This memoir is about what happened after Juska placed this ad in the "New York Review of Books:"

"Before I turn 67- next March- I would like to have a lot of sex with a man I like. If you want to talk first, Trollope works for me."

To my surprise and disappointment, only about half the book is actually about Juska's encounters with the men who respond to the ad. The rest is a more standard memoir about her childhood and life up to that point, which has some fascinating incidents but isn't what I most wanted to read about. I can see why her earlier love life was relevant, but she could have gotten in all the really important parts of her past in one quarter the amount of space she took to write about them. After recounting some hair-raisingly bad dates early on, including one in which a man decides to demonstrate his sense of humor by pretending to leap out of the window of the Zuni Cafe, Juska embarks upon a seemingly endless series of digressions into the past, leaving me reading with one eye peeking forward to see when she'd get back to the present again.

Juska has a strong narrative voice, literate, witty, and matter-of-factly sexy. I kept wanting to take her out for coffee and tell her, "You go, girl!" Though I wish her book was more focused, I did enjoy it and was glad to see that she did end up getting to have lots of sex with men she liked-- even if she got burned a fair amount along the way.
This memoir is about what happened after Juska placed this ad in the "New York Review of Books:"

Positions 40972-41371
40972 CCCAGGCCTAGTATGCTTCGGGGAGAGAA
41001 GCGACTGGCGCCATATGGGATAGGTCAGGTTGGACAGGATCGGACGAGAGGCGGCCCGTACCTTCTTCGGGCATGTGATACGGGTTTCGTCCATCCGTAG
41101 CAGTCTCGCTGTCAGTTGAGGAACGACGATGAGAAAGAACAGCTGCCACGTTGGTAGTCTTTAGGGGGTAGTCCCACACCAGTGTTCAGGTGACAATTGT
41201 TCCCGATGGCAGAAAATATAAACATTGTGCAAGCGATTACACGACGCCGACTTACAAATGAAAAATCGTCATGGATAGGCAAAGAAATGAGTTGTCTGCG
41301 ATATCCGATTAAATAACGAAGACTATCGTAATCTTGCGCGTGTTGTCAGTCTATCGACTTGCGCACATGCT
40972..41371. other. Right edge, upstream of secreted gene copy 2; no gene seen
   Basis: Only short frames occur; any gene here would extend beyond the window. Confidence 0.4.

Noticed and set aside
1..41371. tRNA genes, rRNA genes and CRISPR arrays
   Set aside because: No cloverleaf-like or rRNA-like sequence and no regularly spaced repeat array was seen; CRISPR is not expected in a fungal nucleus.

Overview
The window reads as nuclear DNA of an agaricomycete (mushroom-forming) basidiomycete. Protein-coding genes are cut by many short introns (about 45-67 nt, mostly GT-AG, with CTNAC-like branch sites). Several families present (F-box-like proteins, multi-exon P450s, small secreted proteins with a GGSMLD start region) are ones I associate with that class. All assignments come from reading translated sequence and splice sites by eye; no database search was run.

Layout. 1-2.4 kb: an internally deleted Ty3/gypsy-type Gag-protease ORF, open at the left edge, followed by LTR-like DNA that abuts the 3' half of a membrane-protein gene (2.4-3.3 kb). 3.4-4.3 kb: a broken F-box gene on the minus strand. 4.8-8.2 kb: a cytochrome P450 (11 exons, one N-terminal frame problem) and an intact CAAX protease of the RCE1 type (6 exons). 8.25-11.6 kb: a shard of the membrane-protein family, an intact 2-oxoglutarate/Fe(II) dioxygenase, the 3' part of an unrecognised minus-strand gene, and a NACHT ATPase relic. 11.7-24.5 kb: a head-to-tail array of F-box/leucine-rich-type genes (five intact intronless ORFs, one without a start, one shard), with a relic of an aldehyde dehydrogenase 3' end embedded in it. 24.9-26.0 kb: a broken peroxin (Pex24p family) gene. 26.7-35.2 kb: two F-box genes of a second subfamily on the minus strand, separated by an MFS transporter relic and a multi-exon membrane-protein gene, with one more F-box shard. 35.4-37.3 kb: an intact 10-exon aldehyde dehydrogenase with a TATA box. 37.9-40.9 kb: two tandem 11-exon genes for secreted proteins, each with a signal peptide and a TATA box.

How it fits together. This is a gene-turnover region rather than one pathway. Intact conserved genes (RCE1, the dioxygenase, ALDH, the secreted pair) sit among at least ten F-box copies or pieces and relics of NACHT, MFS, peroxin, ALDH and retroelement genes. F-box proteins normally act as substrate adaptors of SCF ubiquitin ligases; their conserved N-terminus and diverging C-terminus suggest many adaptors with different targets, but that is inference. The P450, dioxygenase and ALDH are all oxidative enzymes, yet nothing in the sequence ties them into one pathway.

"Before I turn 67- next March- I would like to have a lot of sex with a man I like. If you want to talk first, Trollope works for me."

To my surprise and disappointment, only about half the book is actually about Juska's encounters with the men who respond to the ad. The rest is a more standard memoir about her childhood and life up to that point, which has some fascinating incidents but isn't what I most wanted to read about. I can see why her earlier love life was relevant, but she could have gotten in all the really important parts of her past in one quarter the amount of space she took to write about them. After recounting some hair-raisingly bad dates early on, including one in which a man decides to demonstrate his sense of humor by pretending to leap out of the window of the Zuni Cafe, Juska embarks upon a seemingly endless series of digressions into the past, leaving me reading with one eye peeking forward to see when she'd get back to the present again.

Juska has a strong narrative voice, literate, witty, and matter-of-factly sexy. I kept wanting to take her out for coffee and tell her, "You go, girl!" Though I wish her book was more focused, I did enjoy it and was glad to see that she did end up getting to have lots of sex with men she liked-- even if she got burned a fair amount along the way.
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